The letter from his mother, Sonya Carson, as the preface to the book was also a nice touch, particularly in her sharing of a wonderful poem by Mayme White Miller:

“Yourself to Blame”

If things go bad for you –
And make you a bit ashamed,
Often you will find out that
You have yourself to blame …

Swiftly we ran to mischief
And then the bad luck came.
Why do we fault others?
We have ourselves to blame …

Whatever happens to us
Here are the words to say,
“Had it not been for so-and-so
Things wouldn’t have gone that way.”

And if you’re short of friends,
I’ll tell you what to do –
Make an examination,
You’ll find that fault’s in you …

You’re the captain of your ship,
So agree with the same –
If you travel downward,
You have yourself to blame.

The person who has the most to do with what happens to you, is you!”- Sonya Carson

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So this is Christmas …

(As the lyrics from the popular Christmas song I have been hearing a lot over the last few weeks, goes!)

I figure it is obligatory to blog at this time and reminisce on the year prior 😉

Just looking back over my photo albums of the pictures I have collected throughout 2012, I’m actually quite glad I am trying to take more pictures of daily events now, as it is quite easy these days to forget just how full our days and years are!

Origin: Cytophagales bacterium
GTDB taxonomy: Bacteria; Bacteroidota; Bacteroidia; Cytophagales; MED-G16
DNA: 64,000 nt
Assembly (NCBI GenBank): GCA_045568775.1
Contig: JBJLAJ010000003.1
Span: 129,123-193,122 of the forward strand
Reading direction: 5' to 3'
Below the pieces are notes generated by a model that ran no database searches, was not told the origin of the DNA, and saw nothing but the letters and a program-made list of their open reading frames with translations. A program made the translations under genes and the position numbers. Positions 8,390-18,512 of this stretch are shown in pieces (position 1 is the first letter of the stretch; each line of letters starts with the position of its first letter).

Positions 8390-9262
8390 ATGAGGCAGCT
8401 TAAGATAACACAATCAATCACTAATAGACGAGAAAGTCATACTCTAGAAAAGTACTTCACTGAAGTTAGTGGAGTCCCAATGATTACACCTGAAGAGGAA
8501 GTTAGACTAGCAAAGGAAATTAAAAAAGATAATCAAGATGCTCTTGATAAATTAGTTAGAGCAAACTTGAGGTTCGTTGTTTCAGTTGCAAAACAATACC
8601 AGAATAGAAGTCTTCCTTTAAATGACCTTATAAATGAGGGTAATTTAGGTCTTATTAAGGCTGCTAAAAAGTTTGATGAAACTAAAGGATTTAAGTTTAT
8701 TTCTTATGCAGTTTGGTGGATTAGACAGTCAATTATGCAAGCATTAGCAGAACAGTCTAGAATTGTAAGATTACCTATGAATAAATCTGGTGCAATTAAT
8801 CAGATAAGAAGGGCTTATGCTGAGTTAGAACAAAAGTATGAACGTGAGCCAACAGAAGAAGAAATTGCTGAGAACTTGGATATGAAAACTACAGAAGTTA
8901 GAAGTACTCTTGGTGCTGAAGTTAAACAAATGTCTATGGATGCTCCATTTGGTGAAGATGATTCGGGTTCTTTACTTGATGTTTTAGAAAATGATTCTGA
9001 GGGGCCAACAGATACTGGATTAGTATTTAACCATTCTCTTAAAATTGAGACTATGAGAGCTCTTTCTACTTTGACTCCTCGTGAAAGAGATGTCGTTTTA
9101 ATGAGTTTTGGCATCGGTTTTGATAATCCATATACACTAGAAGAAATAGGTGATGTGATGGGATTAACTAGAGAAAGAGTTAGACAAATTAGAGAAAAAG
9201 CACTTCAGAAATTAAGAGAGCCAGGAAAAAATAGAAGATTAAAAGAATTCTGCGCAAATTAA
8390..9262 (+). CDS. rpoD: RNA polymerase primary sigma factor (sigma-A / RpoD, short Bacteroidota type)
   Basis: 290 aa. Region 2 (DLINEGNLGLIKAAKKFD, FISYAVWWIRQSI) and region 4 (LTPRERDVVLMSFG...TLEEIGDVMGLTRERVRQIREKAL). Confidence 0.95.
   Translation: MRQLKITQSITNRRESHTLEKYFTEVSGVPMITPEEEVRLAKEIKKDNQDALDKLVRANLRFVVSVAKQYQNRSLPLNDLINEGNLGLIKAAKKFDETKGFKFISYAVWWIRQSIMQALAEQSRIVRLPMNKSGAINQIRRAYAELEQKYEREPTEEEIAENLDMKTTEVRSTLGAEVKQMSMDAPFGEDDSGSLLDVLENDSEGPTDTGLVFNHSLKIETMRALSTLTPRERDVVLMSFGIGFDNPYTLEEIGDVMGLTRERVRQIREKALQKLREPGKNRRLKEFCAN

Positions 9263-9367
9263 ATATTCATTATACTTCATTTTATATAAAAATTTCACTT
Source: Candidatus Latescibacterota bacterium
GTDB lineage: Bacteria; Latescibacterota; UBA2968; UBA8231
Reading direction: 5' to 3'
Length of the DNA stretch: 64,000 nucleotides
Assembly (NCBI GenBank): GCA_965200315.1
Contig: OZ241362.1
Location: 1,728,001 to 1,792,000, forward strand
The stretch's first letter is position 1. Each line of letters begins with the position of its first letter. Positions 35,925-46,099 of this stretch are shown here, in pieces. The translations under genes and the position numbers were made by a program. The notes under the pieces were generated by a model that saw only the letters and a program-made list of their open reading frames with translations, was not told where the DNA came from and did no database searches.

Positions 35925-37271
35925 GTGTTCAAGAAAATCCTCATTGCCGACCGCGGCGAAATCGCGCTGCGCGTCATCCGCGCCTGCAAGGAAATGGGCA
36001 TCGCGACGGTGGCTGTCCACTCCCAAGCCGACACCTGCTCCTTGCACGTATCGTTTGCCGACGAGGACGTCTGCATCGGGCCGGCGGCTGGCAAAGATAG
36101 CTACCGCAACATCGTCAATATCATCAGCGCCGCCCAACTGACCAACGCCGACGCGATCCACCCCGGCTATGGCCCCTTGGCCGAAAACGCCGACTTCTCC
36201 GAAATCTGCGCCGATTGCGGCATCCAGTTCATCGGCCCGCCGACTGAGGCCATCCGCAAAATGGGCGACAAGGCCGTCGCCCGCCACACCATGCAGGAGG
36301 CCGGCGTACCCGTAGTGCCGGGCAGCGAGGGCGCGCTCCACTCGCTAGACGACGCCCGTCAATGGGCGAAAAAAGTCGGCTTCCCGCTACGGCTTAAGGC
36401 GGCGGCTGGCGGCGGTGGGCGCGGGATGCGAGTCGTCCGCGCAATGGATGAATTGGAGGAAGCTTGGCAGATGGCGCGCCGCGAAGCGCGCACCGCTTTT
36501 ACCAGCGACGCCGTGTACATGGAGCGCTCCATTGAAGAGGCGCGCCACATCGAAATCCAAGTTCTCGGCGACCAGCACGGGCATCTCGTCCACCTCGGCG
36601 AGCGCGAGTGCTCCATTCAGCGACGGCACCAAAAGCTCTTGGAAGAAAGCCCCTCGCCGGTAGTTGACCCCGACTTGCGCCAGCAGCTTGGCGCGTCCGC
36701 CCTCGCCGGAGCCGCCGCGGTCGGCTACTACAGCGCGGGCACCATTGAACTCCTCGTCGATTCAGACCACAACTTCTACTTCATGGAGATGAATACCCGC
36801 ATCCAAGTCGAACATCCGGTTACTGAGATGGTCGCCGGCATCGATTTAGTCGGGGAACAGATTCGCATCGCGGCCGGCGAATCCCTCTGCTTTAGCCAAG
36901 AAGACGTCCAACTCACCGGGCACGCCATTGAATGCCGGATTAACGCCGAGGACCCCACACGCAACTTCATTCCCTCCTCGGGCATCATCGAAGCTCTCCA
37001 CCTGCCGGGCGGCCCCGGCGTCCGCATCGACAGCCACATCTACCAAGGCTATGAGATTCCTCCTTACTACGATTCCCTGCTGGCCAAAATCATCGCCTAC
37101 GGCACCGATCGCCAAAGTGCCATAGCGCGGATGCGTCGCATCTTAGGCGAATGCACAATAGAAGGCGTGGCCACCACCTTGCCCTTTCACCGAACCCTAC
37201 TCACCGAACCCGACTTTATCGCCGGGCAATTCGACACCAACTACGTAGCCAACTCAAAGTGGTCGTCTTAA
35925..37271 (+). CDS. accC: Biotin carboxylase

Small things like having the opportunity to meet and say hello to cricket players in domestic, as well as international teams … being privileged to see the South African cricket team in action at the Basin Reserve in March … getting the chance to test my vertigo and see just what the view really is like from the commentary boxes at the Basin Reserve … rare, but satisfactory and hard-fought, victories by the New Zealand team … being hugely blessed by the team behind the Wellington Firebirds franchise … and sharing many, many fun, happy (and thoughtful and sadder) moments with fans from around the country and around the world!